There are currently two sub-species of Hermann’s Tortoises, which are recognised. One is Testudo hermanni boettgeri, which originates from the Balkans, Albania, Southern Italy and Yugoslavia. The other subspecies is Testudo hermanni hermanni, which occurs in France, Mediterranean Coast of Spain and Italy. Most Hermann’s tortoises kept in the UK are Testudo hermanni boettgeri. Although the care of both subspecies is similar, they should not be kept together. At one point this species was removed from its natural habitat in such numbers that they are now all protected by law. For more information on registering your tortoise please contact DEFRA, who will be able to assist you through the paperwork required. NB – All Captive Bred tortoises in the UK should have paperwork to prove their origin.
Adult Hermann’s Tortoises can reach sizes of around 15 to 20cm (for T. hermanni hermanni) and up to 25cm (for T. hermanni boettgeri). Males are always smaller than females. Horsefield tortoises are generally smaller.
Horsefield and Hermann’s tortoises are vegetarian and eat a wide range of green leafy plants as well as their flowers. For further information on Tortoise diets it is advised to read The Tortoise and Turtle Feeding Manual, by Andy Highfield. (Carapace Press).
Heat Source:- This can be either a reflector (spot) lights in green, blue or red. Also ceramics or tubular heaters can be used. UV Lighting:- The Hermann’s Tortoise requires access to a Reptisun 10.0 UV light. To assist in synthesis of D3. Housing:- They are very active animals. It should be noted that Glass Aquariums are not designed to maintain tortoises in. It is best to house Hermann’s Tortoise seperately, unless a large area is provided like a garden or a converted greenhouse. Males should always be kept seperately. A large enclosure is best, one measuring 180cm long by 120cm wide x 60cm high (6ft x 4ft x 2ft). The above measurements are meant as a guide only. If a Vivarium is chosen then it is best to ensure that your tortoise cannot see out of the front as it will damage itself. A wooden plynth can be placed along the front to stop this problem occuring. Thermostat:- An essential part of every Vivarium and is required to control the internal heat inside the vivarium and to prevent your pet becoming too hot or too cold. Wire Mesh Guards:- These should be fitted over all heat sources used in order to prevent any thermal burns from occurring. Thermometers:- One should be placed at either end of the vivarium. Never go by the temperature shown on the thermostat as this is often innaccurate. Hides:- These should always be provided to prevent the animals from becoming stressed and exposed. Water:- It was once believed that tortoises obtained all of their moisture from food. This has been disproved by studies on wild tortoises. They should be offered water daily in the form of a shallow bath. Even if they do not have a drink, it aids them in the excreting of waste products.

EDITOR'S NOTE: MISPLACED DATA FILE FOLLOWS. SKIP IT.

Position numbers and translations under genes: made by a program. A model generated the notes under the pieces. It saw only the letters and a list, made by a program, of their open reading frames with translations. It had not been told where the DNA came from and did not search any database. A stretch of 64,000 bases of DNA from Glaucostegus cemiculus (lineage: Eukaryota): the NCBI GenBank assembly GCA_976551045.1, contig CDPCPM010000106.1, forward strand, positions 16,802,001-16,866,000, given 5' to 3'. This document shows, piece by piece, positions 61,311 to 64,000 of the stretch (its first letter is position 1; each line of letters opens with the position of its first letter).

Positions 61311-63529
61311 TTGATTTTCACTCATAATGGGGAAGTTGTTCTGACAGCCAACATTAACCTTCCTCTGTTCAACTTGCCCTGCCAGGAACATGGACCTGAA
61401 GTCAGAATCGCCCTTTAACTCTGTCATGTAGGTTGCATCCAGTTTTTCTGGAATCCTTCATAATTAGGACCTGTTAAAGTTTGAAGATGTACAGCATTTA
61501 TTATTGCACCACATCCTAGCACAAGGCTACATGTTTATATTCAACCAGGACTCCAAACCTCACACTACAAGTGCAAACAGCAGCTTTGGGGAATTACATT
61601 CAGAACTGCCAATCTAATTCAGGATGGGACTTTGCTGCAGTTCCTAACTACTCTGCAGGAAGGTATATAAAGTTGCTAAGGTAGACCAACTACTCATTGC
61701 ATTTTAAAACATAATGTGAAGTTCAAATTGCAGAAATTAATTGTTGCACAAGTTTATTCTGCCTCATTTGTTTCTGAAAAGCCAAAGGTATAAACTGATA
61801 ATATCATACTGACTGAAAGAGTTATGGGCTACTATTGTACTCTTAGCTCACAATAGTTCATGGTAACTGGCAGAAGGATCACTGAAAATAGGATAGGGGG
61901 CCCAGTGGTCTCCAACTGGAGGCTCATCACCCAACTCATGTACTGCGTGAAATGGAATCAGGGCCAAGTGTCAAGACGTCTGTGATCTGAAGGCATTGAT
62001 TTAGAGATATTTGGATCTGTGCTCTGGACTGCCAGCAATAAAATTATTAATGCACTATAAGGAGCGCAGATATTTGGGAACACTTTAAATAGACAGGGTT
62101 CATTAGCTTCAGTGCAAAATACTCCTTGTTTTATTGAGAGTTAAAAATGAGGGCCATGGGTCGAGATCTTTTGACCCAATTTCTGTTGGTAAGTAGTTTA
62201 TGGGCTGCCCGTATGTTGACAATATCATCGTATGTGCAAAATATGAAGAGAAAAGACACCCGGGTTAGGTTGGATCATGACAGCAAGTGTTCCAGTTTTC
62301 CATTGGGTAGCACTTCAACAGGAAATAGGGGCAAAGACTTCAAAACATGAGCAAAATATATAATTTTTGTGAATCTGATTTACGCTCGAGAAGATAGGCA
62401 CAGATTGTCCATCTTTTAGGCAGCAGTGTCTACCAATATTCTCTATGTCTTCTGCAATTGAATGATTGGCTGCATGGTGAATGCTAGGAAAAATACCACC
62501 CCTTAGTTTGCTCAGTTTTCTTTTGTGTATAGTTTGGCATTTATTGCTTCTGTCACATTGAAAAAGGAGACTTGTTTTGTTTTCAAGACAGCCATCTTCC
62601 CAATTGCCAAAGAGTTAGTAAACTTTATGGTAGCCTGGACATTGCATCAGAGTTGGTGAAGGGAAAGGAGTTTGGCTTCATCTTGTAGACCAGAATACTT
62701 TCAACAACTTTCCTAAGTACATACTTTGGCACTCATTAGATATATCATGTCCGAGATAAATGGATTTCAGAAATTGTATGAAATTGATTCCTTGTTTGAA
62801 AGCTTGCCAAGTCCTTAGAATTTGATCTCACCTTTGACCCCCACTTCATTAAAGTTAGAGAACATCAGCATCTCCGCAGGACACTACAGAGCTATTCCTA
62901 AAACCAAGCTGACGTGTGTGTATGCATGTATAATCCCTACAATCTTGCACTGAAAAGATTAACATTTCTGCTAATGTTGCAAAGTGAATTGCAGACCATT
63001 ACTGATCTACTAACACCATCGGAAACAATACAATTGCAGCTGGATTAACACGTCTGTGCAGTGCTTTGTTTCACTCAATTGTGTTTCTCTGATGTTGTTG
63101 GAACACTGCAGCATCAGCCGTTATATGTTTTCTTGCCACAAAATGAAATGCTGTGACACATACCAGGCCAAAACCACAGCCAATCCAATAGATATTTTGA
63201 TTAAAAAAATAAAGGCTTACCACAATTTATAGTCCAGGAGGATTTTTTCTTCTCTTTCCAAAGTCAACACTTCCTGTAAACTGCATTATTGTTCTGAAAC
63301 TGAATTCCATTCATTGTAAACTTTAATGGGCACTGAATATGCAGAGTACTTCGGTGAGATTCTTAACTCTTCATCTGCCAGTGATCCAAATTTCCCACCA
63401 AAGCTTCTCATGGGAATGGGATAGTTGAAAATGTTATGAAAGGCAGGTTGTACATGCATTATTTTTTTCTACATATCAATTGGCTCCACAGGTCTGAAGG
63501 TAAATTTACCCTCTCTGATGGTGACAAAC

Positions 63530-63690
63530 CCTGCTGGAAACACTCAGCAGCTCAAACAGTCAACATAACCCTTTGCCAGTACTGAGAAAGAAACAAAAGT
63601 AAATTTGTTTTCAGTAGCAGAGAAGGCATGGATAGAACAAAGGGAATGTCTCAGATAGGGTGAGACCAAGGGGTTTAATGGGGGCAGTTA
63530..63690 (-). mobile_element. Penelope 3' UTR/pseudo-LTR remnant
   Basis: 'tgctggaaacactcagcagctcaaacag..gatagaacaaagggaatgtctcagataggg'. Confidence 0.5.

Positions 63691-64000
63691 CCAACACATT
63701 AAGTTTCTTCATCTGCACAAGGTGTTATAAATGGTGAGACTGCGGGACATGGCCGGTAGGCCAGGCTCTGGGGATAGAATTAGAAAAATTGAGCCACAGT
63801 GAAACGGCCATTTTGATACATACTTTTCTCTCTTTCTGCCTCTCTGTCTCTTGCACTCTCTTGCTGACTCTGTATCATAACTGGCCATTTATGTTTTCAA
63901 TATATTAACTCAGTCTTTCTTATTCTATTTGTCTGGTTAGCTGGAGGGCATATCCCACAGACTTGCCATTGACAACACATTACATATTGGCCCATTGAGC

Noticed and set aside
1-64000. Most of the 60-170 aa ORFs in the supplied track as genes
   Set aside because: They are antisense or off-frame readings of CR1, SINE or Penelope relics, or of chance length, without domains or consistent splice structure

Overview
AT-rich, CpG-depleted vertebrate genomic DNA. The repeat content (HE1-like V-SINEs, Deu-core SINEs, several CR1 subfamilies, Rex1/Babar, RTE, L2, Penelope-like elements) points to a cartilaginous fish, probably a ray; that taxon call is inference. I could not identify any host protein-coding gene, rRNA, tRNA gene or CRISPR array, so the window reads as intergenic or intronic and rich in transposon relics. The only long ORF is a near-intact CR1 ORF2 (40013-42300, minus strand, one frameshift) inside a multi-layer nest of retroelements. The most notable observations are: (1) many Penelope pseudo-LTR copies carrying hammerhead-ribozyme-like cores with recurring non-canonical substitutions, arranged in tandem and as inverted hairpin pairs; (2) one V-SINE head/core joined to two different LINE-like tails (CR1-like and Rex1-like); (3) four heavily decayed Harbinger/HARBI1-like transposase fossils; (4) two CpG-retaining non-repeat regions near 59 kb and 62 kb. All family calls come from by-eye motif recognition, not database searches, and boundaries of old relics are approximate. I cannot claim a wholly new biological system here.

The Tortoise should have access to a basking area of around 30C (86F). The background temperature should drop to around 20C (68f).
Hermann’s Tortoises have been recorded living beyond 100 years old.
Hermann’s Tortoises should be hibernated, unless they have been unwell during the course of the year. Just prior to hibernation and after waking up they should be given a health check by a vet. The tortoise trust have an information pack on hibernation.
Use beech chippings or Tortoise substrate.
Many reptiles carry naturally occurring Salmonella. It must be stated however that Salmonella bacteria can only be contracted by ingestion (via the mouth). Good hygiene is therefore very important when keeping any animal.